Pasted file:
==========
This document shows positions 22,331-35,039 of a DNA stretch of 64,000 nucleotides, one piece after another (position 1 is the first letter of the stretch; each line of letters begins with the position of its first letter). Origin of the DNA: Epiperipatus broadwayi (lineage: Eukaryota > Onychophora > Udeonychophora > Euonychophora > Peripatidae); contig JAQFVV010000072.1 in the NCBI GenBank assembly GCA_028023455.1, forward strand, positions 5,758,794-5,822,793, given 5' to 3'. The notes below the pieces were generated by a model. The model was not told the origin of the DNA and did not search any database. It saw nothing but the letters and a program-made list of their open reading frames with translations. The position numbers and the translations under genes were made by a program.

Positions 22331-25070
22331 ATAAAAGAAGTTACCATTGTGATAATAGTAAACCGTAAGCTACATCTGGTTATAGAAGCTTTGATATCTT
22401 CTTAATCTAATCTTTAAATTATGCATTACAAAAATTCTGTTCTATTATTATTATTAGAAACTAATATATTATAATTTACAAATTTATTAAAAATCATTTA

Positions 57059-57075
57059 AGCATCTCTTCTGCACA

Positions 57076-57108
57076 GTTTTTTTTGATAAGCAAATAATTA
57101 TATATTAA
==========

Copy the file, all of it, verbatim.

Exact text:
This document shows positions 22,331-35,039 of a DNA stretch of 64,000 nucleotides, one piece after another (position 1 is the first letter of the stretch; each line of letters begins with the position of its first letter). Origin of the DNA: Epiperipatus broadwayi (lineage: Eukaryota > Onychophora > Udeonychophora > Euonychophora > Peripatidae); contig JAQFVV010000072.1 in the NCBI GenBank assembly GCA_028023455.1, forward strand, positions 5,758,794-5,822,793, given 5' to 3'. The notes below the pieces were generated by a model. The model was not told the origin of the DNA and did not search any database. It saw nothing but the letters and a program-made list of their open reading frames with translations. The position numbers and the translations under genes were made by a program.

Positions 22331-25070
22331 ATAAAAGAAGTTACCATTGTGATAATAGTAAACCGTAAGCTACATCTGGTTATAGAAGCTTTGATATCTT
22401 CTTAATCTAATCTTTAAATTATGCATTACAAAAATTCTGTTCTATTATTATTATTAGAAACTAATATATTATAATTTACAAATTTATTAAAAATCATTTA

Positions 57059-57075
57059 AGCATCTCTTCTGCACA

Positions 57076-57108
57076 GTTTTTTTTGATAAGCAAATAATTA
57101 TATATTAA